CMA Stories

October 2019 Reading List: Indigenous Peoples Cultural Festival

The spirited staff at Hudson Park Library, located down the street from CMA at John J. Walker Park, regularly offer free family programming for neighborhood families. Check out October’s Reading List inspired by this Sunday’s Indigenous Peoples Cultural Festival from Children’s Librarian Kristy Raffensberger!

At the Mountain’s Base by Traci Sorrell, illustrated by Weshoyot Alvitre
At the mountain’s base sits a cabin under an old hickory tree. And in that cabin lives a Cherokee family — loving, weaving, cooking, and singing. The strength in their song sustains them as they wait for their loved one, a pilot, to return from war.

First Laugh: Welcome Baby! written by Rose Ann Tahe, illustrated by Jonathan Nelson
A Navaho family welcomes a new baby into the family with love and ceremony, eagerly waiting for that first special laugh. Includes brief description of birth customs in different cultures.

Fry Bread: A Native American Family Story written by Kevin Noble Maillard, illustrated by Juana Martinez-Neal
A celebration of the long-cherished Seminole Nation tradition of sharing fry bread during family meals that combines powerful verses with vibrant artwork.

Kiss by Kiss / Ocêtôwina: A Counting Book for Families by Richard Van Camp
Count your kisses with baby in this delightful dual-language rhyming board book, written in English and Plains Cree.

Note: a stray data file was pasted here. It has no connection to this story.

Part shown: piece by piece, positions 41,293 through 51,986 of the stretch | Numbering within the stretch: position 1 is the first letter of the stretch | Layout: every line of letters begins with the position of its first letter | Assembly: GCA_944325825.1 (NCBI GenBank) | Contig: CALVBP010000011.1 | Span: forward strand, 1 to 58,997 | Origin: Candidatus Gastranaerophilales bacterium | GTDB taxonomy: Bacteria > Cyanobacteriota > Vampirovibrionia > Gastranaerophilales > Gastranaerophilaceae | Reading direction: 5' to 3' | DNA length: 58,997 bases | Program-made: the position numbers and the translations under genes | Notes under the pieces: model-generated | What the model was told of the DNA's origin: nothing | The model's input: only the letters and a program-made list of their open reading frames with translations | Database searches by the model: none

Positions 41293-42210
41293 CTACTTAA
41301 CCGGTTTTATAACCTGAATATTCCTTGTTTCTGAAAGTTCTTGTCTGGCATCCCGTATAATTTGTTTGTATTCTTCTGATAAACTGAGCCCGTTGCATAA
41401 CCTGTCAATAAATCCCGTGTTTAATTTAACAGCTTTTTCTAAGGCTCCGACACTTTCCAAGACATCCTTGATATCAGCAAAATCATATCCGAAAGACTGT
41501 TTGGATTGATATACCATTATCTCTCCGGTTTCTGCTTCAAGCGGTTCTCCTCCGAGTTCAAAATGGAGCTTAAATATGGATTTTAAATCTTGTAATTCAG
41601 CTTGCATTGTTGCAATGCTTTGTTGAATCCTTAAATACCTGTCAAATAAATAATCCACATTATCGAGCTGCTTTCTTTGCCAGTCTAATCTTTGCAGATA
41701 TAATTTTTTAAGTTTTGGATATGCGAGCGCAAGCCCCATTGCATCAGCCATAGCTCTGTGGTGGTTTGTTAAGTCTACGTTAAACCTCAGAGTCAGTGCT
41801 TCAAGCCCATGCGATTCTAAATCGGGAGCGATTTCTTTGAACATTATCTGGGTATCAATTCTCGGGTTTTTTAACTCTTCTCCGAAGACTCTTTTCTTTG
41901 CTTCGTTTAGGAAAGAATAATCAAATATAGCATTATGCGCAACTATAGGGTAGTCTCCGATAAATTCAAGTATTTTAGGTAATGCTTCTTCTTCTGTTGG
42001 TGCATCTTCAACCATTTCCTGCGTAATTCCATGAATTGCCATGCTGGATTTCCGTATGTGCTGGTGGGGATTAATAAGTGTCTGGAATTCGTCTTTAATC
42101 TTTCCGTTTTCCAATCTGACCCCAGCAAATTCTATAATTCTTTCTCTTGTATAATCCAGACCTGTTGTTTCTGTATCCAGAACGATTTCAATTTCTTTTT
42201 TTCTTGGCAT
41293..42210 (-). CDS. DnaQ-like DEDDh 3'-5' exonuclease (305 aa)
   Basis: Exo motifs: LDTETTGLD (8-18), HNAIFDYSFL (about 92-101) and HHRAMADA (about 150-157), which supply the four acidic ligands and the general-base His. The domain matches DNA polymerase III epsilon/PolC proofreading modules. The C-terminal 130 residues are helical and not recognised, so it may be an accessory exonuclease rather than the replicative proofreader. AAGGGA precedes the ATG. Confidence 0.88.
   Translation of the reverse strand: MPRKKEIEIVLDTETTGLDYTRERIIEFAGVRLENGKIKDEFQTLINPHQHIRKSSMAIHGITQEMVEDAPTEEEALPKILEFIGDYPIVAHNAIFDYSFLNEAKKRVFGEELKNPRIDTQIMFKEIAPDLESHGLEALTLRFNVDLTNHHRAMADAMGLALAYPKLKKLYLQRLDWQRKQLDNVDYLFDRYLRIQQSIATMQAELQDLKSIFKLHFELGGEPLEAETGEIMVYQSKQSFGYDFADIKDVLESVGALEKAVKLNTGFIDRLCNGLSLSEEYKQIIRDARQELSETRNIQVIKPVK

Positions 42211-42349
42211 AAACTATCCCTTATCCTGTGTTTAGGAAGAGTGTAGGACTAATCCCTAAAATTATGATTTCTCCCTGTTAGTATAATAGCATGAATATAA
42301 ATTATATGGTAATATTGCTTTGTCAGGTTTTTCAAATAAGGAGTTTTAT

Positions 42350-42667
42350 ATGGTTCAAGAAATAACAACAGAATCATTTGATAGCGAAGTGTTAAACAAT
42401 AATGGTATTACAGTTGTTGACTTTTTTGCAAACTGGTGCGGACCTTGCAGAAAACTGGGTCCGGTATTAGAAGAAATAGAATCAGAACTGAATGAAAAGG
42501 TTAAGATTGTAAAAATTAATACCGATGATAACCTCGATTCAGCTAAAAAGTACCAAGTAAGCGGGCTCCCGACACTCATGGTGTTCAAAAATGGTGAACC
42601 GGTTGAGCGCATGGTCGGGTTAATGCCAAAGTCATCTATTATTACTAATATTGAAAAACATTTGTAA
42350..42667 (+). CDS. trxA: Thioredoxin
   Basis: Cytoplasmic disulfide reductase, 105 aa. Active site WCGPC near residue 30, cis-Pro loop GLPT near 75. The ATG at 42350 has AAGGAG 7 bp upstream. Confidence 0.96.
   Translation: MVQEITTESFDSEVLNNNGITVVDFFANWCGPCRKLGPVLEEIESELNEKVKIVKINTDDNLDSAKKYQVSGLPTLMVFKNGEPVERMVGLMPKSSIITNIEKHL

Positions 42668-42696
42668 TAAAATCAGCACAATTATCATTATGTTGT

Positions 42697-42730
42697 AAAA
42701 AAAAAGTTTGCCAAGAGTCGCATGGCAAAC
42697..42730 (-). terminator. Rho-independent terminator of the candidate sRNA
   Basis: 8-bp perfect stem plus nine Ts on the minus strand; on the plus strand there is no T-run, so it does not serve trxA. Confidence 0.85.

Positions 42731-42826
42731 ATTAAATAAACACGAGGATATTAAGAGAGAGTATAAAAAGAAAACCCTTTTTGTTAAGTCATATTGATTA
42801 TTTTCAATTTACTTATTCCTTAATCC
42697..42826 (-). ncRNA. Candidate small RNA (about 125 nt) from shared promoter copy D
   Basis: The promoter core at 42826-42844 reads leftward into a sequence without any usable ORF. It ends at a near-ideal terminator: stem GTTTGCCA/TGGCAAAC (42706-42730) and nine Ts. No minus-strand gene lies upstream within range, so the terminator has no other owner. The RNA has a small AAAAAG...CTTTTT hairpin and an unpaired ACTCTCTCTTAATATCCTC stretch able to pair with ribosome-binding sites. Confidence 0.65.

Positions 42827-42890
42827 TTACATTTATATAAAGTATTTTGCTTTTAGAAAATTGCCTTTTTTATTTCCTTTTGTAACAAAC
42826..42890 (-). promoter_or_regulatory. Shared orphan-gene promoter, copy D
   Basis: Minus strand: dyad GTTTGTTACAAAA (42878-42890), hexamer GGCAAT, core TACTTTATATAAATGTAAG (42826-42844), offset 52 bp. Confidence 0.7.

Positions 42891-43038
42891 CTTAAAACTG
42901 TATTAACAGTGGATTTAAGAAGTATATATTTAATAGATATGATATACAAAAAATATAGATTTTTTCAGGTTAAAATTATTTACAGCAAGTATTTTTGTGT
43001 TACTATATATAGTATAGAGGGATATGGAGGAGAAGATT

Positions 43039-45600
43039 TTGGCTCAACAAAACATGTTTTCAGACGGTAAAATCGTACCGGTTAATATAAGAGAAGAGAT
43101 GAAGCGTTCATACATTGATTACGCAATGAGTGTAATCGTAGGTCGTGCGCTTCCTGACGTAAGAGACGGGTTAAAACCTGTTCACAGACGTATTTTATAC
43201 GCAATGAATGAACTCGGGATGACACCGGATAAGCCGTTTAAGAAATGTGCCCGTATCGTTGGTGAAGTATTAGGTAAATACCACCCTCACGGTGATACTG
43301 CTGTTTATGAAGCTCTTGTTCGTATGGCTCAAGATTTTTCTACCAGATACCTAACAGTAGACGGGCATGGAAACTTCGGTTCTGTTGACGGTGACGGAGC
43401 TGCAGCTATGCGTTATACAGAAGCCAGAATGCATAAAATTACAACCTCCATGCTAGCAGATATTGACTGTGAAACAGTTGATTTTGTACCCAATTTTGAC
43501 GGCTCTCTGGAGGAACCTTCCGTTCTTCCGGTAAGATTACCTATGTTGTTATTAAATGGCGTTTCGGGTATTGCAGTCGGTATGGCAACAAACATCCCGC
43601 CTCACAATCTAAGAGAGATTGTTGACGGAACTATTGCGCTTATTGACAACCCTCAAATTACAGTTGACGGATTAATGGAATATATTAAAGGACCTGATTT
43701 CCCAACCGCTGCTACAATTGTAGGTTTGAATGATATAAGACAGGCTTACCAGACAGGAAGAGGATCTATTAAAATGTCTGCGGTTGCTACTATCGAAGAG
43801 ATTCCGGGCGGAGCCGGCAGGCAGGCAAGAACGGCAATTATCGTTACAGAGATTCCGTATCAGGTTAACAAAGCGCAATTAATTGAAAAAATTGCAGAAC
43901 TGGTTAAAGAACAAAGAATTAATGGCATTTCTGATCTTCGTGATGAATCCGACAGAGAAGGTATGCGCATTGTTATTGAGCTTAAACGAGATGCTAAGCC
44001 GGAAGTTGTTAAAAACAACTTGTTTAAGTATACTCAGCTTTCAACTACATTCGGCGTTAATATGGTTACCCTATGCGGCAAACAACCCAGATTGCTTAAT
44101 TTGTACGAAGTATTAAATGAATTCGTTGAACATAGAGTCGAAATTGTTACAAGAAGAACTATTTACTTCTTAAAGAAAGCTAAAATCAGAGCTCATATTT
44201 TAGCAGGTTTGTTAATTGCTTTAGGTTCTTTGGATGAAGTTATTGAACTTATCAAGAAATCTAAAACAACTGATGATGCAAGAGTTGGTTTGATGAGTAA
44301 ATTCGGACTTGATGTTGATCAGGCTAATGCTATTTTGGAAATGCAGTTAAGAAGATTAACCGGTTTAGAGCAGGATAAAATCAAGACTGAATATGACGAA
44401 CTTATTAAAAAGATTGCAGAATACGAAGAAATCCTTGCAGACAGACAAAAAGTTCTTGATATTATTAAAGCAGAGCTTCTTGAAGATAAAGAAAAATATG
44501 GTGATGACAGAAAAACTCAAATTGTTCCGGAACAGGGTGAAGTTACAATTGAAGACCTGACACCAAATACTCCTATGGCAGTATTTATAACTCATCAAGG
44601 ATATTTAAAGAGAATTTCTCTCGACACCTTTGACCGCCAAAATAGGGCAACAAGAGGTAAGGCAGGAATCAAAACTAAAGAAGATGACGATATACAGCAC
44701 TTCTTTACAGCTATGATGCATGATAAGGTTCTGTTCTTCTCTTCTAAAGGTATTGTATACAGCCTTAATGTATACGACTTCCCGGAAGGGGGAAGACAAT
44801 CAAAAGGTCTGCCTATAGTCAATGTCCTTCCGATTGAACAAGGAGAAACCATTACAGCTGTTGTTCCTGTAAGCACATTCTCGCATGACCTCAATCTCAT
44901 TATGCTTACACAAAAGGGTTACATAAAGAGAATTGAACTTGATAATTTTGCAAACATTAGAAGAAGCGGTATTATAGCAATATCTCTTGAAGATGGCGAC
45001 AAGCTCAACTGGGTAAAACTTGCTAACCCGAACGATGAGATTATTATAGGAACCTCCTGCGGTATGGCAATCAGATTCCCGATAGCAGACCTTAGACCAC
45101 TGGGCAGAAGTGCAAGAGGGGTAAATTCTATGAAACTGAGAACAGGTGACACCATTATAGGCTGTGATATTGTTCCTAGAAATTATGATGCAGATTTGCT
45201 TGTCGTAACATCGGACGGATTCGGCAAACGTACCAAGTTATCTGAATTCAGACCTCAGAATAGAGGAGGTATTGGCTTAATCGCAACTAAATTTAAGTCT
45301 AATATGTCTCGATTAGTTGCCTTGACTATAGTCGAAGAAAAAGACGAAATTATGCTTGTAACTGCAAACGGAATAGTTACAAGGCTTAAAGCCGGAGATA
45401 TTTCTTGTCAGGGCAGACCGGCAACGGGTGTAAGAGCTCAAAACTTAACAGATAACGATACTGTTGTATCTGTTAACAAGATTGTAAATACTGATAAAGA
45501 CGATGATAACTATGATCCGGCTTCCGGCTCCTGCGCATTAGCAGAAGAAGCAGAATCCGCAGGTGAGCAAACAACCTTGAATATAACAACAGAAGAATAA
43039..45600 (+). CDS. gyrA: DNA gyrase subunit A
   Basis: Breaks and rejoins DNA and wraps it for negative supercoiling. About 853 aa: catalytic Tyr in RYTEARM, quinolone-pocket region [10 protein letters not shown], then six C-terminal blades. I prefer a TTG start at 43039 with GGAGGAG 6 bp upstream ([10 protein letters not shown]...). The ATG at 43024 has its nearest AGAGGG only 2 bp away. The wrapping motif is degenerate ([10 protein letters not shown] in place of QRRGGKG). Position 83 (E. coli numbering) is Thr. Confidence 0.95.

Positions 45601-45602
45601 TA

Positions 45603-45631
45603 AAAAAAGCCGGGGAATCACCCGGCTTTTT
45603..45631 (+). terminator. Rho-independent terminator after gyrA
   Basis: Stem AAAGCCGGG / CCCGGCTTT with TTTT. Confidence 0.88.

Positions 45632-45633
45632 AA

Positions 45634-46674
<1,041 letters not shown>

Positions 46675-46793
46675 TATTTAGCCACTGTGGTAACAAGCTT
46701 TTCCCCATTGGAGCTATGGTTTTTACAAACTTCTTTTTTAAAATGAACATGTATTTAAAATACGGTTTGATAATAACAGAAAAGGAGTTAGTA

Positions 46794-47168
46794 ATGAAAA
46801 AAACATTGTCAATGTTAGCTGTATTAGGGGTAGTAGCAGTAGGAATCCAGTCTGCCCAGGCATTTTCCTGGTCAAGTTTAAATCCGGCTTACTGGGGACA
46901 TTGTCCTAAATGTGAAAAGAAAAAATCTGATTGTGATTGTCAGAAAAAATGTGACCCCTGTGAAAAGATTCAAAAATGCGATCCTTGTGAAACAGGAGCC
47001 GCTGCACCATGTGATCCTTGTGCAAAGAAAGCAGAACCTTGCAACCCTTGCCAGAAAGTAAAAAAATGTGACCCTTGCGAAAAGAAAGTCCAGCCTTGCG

Rabbit’s Snow Dance: A Traditional Iroquois Story written by James & Joseph Bruchac, illustrated by Jeff Newman
A spritely telling of why Rabbit’s tail is short.

We Are Grateful: Otsaliheliga written by Traci Sorrell, illustrated by Frané Lessac
The Cherokee community is grateful for blessings and challenges that each season brings. This is modern Native American life as told by an enrolled citizen of the Cherokee Nation.

You Hold Me Up written by Monique Gray Smith, illustrated by Danielle Daniel
Encourages children to show love and support for each other and to consider each other’s well-being in their everyday actions. The author’s note ties in the history of residential schools for Indigenous children.

This program is supported, in part, by the Horace W. Goldsmith Foundation, the New York State Council on the Arts with support of Governor Andrew Cuomo, and public funds from the New York City Department of Cultural Affairs. This event is made possible thanks to the generous support of the New York City Department of Cultural Affairs in partnership with the Redhawk Native American Arts Council. The Redhawk Native American Arts Council is a non-profit organization founded in 1994 and maintained by Native American artists and educators who reside in and around the New York City area. Each year they provide venues for over 200 different First Nations’ artists and educators to present and share their art forms with audiences around the world. They are dedicated to breaking stereotypes by presenting the traditions and societal contributions of Native Americans through song, dance, art, film, crafts, foods, and other forms of expression. Learn more at redhawkcouncil.org

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